Reject fewer teacher applicants, DfE tells trainers

Letter to providers seen by Schools Week flags 'significant rejection rates', even in shortage subjects

Letter to providers seen by Schools Week flags 'significant rejection rates', even in shortage subjects


Teacher trainers have been told by the Department for Education’s top civil servant to stop turning away so many applicants amid “significant rejection rates”, even in shortage subjects.

But initial teacher training providers have accused ministers of “trying to wring the towel dry” by “blaming” them for the chronic recruitment and retention crisis.

Susan Acland-Hood, the DfE’s permanent secretary, told providers a 7 per cent jump in applicants this year had not led to an equivalent rise in offers for courses. 

“This is concerning when we know we have need of teachers,” she wrote in a letter seen by Schools Week. “This is not explained by the subjects or phases being applied for – we are seeing significant rejection rates even for subjects we know are in shortage.”

Analysis has shown the government is likely to recruit fewer than half of the required secondary teachers for September.

‘Look carefully at rejection rates’

Acland-Hood said she was “keen” providers “look carefully at rejection rates, as well as ensuring that all eligible applicants… are given the opportunity to demonstrate their suitability”.

Another “concerning” trend was a 27 per cent increase in automatic rejections, which happen if no offer is made within six weeks of the application. 

She urged providers to consider if any of these applicants should be encouraged to reapply. Providers have since been told how their rejection rates compare to national rates.

In its submission to the education select committee’s inquiry on recruitment and retention, the government said this would “drive behaviour change and maximise candidates’ chances of success”.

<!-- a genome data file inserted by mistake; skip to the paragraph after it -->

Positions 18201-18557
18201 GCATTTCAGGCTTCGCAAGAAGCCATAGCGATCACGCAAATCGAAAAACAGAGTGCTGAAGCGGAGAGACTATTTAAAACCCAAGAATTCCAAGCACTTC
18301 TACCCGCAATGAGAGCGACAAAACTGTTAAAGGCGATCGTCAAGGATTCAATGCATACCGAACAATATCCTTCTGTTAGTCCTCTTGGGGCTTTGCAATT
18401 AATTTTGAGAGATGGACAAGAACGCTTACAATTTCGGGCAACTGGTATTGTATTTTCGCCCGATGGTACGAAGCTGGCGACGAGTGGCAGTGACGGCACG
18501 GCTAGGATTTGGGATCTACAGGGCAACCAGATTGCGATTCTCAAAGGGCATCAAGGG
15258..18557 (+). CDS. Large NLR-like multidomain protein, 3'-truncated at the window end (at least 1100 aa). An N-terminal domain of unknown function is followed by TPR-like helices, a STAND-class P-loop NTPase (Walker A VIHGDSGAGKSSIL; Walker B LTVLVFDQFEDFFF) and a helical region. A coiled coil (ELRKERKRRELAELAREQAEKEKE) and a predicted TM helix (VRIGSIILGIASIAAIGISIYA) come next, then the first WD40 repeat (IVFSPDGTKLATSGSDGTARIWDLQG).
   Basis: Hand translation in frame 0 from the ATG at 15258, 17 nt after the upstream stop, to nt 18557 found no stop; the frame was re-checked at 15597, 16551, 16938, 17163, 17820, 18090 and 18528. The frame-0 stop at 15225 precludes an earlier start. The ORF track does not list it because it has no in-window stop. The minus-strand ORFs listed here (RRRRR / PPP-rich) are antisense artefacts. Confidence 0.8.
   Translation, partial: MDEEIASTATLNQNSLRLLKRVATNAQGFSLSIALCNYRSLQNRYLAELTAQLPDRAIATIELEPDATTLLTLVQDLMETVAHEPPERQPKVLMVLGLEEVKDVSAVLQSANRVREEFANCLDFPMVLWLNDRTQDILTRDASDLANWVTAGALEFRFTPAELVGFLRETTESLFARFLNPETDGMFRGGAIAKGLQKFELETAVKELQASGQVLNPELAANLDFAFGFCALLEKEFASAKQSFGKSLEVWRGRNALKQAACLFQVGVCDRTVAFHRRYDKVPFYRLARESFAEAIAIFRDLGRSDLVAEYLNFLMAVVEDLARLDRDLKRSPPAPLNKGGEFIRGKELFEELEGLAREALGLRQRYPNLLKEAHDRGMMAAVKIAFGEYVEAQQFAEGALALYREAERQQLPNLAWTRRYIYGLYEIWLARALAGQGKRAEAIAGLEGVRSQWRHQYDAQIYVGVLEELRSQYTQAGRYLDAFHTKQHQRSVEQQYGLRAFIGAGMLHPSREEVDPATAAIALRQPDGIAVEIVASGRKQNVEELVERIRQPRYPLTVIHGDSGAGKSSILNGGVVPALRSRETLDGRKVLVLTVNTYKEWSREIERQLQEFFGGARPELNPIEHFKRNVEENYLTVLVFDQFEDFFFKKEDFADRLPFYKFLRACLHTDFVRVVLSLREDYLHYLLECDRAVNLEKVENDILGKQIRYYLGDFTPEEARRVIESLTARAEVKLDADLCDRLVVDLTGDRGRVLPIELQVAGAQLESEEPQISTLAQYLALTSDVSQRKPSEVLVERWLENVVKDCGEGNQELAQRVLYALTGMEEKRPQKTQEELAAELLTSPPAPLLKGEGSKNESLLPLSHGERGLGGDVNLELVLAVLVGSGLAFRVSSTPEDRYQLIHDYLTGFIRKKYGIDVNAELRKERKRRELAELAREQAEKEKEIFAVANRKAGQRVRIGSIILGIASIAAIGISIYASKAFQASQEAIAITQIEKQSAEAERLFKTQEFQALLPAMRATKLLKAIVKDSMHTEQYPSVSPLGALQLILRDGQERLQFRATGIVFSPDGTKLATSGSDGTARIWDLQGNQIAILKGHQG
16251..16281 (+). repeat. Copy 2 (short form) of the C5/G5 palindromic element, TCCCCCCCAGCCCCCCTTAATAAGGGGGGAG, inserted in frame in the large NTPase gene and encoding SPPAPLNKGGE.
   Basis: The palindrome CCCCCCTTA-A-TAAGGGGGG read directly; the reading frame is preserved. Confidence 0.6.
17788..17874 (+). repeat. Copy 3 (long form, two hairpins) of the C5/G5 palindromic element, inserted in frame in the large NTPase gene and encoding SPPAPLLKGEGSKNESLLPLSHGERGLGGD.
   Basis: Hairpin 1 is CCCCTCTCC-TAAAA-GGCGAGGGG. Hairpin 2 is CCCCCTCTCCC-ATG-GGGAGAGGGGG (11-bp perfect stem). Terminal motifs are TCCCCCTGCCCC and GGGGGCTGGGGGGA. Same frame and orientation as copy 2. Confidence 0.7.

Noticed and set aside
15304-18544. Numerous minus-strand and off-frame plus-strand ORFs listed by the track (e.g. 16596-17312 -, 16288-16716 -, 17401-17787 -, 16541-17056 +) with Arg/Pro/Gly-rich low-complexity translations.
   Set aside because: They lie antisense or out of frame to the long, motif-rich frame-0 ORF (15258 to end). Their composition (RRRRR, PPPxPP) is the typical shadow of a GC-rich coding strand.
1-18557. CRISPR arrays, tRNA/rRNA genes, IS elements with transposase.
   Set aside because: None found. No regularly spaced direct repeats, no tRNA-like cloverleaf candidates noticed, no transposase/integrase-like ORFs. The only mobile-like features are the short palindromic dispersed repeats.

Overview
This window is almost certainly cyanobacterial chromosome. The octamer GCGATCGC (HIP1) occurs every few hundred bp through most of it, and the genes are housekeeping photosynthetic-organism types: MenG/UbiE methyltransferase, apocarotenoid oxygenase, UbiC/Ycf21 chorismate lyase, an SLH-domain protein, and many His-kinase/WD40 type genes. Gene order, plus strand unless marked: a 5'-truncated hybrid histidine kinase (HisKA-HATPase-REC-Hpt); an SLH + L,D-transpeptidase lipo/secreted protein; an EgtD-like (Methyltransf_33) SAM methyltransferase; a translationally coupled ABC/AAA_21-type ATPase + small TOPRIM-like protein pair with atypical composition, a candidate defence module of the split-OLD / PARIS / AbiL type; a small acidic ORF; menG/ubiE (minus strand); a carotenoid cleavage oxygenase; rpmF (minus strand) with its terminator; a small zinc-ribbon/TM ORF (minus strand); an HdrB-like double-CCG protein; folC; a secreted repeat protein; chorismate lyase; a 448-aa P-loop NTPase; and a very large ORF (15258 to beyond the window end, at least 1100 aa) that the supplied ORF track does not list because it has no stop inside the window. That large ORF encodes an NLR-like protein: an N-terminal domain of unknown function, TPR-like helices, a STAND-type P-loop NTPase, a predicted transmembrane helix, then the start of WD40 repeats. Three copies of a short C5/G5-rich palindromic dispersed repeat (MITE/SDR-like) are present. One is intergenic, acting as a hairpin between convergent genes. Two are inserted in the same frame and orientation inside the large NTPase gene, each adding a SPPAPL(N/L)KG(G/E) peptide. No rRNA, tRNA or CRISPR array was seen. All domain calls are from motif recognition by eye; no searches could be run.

“We know that timeliness is important to candidates and to be rejected automatically simply because decision-making is taking a long time will be a very negative experience,” she said. 

DfE ‘wringing towel dry’

But Emma Hollis, the executive director of the National Association of School-Based Teacher Trainers (NASBTT), said providers felt they “were being blamed for something that really isn’t happening”.

She said automatic rejections could happen where an applicant did not turn up for an interview and had withdrawn, or had not updated their application. 

“The letter seemed a little out of step with what is happening in the sector. The DfE is trying to wring the towel dry as it is struggling to recruit. 

“It’s right it looks at every bit of data, but focusing on this is the wrong place to focus. It needs to do more to recruit people in – the providers are doing everything they can.”

Analysis by the National Foundation for Educational Research found the number of applications overall is up 21 per cent compared with last year. But the number of people placed on courses – so have accepted an offer – is 7 per cent down.